Mountains on Fire (German: Berge in Flammen) is a 1931 German war film directed by Karl Hartl and Luis Trenker and starring Trenker, Lissy Arna and Luigi Serventi. The film was based on Luis Trenker's novel of the same title, partly based on his own experiences. Separate French and English-language productions were also made. One of the series of popular Mountain films of the era, it was shot on location in the Dolomites.Struggle for the Matterhorn
Struggle for the Matterhorn (German: Der Kampf ums Matterhorn) is a 1928 German-Swiss silent drama film co-directed by Mario Bonnard and Nunzio Malasomma and starring Luis Trenker, Marcella Albani, and Alexandra Schmitt. The film is part of the popular cycle of mountain films of the 1920s and 1930s. Art direction was by Heinrich Richter. Based on a novel by Carl Haensel, the film depicts the battle between British and Italian climbers to be the first to climb the Matterhorn. Trenker later remade the film as The Challenge in 1938.The Call of the North (1929 film)
The Call of the North (German: Der Ruf des Nordens) is a 1929 German adventure film directed by Nunzio Malasomma and Mario Bonnard and starring Luis Trenker, Max Holzboer and Eva von Berne. Originally produced as a silent film, it was subsequently released with an added soundtrack.
The only survivor of a polar expedition returns to try to find out what happened to his colleagues. It is similar to the tradition of mountain films, with large amounts of location footage shot, but with the setting moved to the North Pole.
The film's sets were designed by Heinrich Richter.The Challenge (1938 film)
The Challenge is a 1938 British drama film directed by Milton Rosmer and Luis Trenker and starring Robert Douglas and Luis Trenker. The film is about the first successful ascent of the Matterhorn in 1865 by Edward Whymper. The film is a remake of Struggle for the Matterhorn (German: Der Kampf ums Matterhorn) in which Trenker acted in 1928.The Great Leap (film)
The Great Leap (German: Der grosse Sprung) is a 1927 German silent comedy film directed by Arnold Fanck and starring Leni Riefenstahl, Luis Trenker and Hans Schneeberger. A young Italian girl living in the Dolomites falls in love with a member of a tourist party skiing on the nearby mountains.The Holy Mountain (1926 film)
The Holy Mountain (German: Der heilige Berg) is a 1926 German mountain film directed by Arnold Fanck and starring Leni Riefenstahl, Luis Trenker and Frida Richard. It was the future filmmaker Riefenstahl's first screen appearance as an actress. Written by Arnold Fanck and Hans Schneeberger, the film is about a dancer who meets and falls in love with an engineer at his cottage in the mountains. After she gives her scarf to one of his friends, the infatuated friend mistakenly believes that she loves him. When the engineer sees her innocently comforting his friend, he mistakenly believes she is betraying him.The Mountain Calls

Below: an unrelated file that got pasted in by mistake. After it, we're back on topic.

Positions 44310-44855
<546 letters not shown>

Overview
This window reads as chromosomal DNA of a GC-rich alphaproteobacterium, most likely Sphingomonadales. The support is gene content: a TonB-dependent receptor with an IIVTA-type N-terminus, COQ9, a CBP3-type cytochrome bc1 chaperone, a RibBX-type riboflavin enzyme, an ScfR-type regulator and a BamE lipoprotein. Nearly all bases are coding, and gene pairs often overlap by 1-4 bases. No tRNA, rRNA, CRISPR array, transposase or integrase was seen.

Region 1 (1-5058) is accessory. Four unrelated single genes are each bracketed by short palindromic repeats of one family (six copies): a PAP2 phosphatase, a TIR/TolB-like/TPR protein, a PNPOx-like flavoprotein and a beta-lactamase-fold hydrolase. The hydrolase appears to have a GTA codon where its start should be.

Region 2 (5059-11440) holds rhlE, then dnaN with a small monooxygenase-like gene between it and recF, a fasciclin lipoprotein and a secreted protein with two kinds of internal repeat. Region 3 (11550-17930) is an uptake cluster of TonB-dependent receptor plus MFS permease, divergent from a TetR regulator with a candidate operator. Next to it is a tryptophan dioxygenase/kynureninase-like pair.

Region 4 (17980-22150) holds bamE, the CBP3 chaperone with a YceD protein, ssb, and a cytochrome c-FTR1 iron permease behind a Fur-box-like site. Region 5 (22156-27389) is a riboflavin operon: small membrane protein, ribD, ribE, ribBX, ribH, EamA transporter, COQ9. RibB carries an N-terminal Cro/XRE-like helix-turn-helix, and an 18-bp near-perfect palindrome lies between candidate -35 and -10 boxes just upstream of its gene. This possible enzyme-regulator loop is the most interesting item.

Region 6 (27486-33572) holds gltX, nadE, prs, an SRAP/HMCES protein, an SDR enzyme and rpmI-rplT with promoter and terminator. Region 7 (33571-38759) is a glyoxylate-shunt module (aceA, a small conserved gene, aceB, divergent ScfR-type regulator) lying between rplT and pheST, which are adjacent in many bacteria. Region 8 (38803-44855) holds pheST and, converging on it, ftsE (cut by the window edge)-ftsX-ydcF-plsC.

The Mountain Calls (German: Der Berg ruft) is a film directed by Luis Trenker which recreates the struggle between Edward Whymper and Jean-Antoine Carrel for the first successful ascent of the Matterhorn in 1865.
The film is a remake of Der Kampf ums Matterhorn (Struggle for the Matterhorn) in which Trenker acted in 1928.The Prodigal Son (1934 film)
The Prodigal Son (German: Der verlorene Sohn) is a 1934 German drama film directed by Luis Trenker and starring Trenker, Maria Andergast and Bertl Schultes. A South Tyrolean immigrates to New York City, but ultimately finding the U.S. is not for him, returns to his home village.
It was made by the German branch of Universal Pictures.The Rebel (1932 film)
The Rebel (German: Der Rebell) is a 1932 German historical drama film directed by Curtis Bernhardt, Edwin H. Knopf, and Luis Trenker and starring Trenker, Luise Ullrich, and Victor Varconi. The film's art direction was by Fritz Maurischat. It was made by the German subsidiary of Universal Pictures, with location shooting in Austria and St. Moritz, Switzerland. Interior scenes were filmed at the Tempelhof Studios. A separate English language version The Rebel was released the following year. The film is part of the Mountain film genre.
Trenker stated that the film's plotline of a Tyrolean mountaineer Severin Anderlan leading a revolt against occupying French forces in 1809, during the Napoleonic Wars. The greatest Tirolean patriot Andreas Hofer was a proto-type of "Severin Anderlan" (both died in the same year!).. Trenker was designed to mirror what was happening in contemporary Germany as it rejected the terms of the Treaty of Versailles. In 1933 there was published Luis Trenker's novel, Der Rebell. Ein Freiheitsroman aus den Bergen Tirols.The Son of the White Mountain
The Son of the White Mountain (German: Der Sohn der weißen Berge) is a 1930 German mystery romance film directed by Mario Bonnard and Luis Trenker and starring Trenker, Maria Matray and Renate Müller. It was part of the popular series of Mountain films of the era. A separate French-language version was also released.
The films of Luis Trenker